best practices

Story and history are not the same (for my lawyer friends)

A friend of mine, a county prosecutor, invited me to do a presentation with him about storytelling to an audience of attorneys. I learned a lot about the attorney frame of mind from him as we prepared. My big takeaway was that while they can be more skeptical than my usual nonprofit audiences, many attorneys face the same challenge—that good ol’, “I gotta tell ’em everything right from the beginning or they won’t get it!” myth.

Comprehensive = Cluttered
Telling your jury (or audience) every single detail might be handy when building a case but not in a introductory story. You’ll lose listeners. Open with a story where you travel light. The story will strike an emotional chord and get your listeners to lean a certain way (the way you want them to lean). Then review the evidence while they already have special lenses on—the lenses you gave them via the story.

Stories are not histories told in a jazzed up way.
Stories are about emotion, sequence, and editing. If you don’t edit your material down, well…it is kind of like putting on every article of clothing you own and then saying, “I’ll just put a belt on. That will tie it all together.” STOP! Too much is too much.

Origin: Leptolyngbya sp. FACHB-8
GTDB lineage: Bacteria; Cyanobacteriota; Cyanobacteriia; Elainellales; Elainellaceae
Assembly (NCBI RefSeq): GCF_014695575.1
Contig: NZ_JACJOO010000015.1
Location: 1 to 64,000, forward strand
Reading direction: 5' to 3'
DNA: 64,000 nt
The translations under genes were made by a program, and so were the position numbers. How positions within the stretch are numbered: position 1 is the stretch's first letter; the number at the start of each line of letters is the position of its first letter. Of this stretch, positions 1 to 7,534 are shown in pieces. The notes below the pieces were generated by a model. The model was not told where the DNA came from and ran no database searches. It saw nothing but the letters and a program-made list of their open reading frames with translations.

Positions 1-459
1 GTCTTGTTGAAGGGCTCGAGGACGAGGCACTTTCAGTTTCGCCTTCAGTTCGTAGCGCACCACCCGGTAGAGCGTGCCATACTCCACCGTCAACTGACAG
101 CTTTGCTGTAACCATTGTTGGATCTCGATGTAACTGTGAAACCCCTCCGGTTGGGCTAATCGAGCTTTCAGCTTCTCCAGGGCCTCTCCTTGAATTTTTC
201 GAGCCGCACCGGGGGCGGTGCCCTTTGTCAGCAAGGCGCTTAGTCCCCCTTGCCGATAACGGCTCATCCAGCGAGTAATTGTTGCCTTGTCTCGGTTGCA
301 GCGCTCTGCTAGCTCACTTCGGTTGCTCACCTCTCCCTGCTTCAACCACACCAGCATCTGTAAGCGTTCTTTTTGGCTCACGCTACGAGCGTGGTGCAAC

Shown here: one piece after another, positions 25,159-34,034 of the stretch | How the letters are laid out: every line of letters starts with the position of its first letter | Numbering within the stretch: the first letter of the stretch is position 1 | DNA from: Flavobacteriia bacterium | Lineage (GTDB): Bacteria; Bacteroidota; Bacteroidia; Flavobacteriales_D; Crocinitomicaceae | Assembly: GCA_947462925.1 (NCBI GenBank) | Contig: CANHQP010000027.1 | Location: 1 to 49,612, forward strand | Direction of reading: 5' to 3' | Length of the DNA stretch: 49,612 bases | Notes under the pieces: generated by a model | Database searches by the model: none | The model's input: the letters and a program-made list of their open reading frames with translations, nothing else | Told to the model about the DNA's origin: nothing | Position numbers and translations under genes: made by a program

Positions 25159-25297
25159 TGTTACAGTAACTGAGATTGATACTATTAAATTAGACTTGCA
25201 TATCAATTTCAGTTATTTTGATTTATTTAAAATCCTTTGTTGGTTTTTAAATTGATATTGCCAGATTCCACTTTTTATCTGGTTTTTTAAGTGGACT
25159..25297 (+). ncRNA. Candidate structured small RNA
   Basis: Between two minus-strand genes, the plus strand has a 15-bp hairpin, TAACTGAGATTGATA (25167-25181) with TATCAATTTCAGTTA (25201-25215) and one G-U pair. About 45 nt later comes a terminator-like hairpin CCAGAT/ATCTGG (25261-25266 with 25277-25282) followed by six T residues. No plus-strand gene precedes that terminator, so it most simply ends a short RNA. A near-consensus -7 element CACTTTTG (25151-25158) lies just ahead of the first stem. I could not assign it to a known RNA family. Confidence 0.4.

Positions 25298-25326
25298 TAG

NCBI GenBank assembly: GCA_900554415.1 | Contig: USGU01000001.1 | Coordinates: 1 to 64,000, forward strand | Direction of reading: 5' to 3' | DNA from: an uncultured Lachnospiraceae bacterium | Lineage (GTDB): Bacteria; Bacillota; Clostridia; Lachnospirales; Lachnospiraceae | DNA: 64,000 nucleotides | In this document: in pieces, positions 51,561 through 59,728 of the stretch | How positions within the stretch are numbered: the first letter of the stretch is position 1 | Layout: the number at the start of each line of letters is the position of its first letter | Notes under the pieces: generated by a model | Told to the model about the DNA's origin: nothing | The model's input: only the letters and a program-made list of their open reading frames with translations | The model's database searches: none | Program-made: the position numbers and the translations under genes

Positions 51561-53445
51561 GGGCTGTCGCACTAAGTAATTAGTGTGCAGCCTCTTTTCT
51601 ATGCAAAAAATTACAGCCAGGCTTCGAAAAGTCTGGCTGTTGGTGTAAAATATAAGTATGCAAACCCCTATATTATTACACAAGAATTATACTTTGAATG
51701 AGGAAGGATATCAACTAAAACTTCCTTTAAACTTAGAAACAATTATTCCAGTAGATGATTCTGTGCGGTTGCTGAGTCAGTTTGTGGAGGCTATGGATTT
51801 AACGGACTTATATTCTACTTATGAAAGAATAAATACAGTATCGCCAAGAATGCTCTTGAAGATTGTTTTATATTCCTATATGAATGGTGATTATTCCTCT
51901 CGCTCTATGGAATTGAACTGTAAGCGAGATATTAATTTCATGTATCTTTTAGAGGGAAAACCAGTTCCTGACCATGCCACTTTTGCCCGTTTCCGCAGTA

Stories and histories both matter. Their structures are different.
A story would start like this:
Linda was in an abusive marriage for 28 years. Everyday, she hid her bruises from her son. Until one day…
The hook is out there now. “Until one day…” tells your listener something interrupted a pattern—could be good or bad so you better stay tuned. Either way, Linda’s life will never be the same. While we don’t know the details of the 28 years of abuse, we know abuse is draining and after decades of it, something’s gotta give. For the attorney, what follows in that story (good or bad) is precisely the information covered in the trial at hand. And it need not be comprehensive—it should be concise and emotional. That is what the rest of the trial is for.

A history would start like this:
Linda met her husband 28 years ago at work and they married after knowing each other for six months. At first they were like typical newlyweds. The first sign…

And from there you would cover the evolution of a 28 year marriage and the development of the abuse. This history would take time to tell. The facts would support the story you already told.

Adding story will give you the edge.
The story will be shorter and have less detail than the history. Telling the combo over the course of the trial will give you an edge over opposing counsel who might only bring a history to the table.

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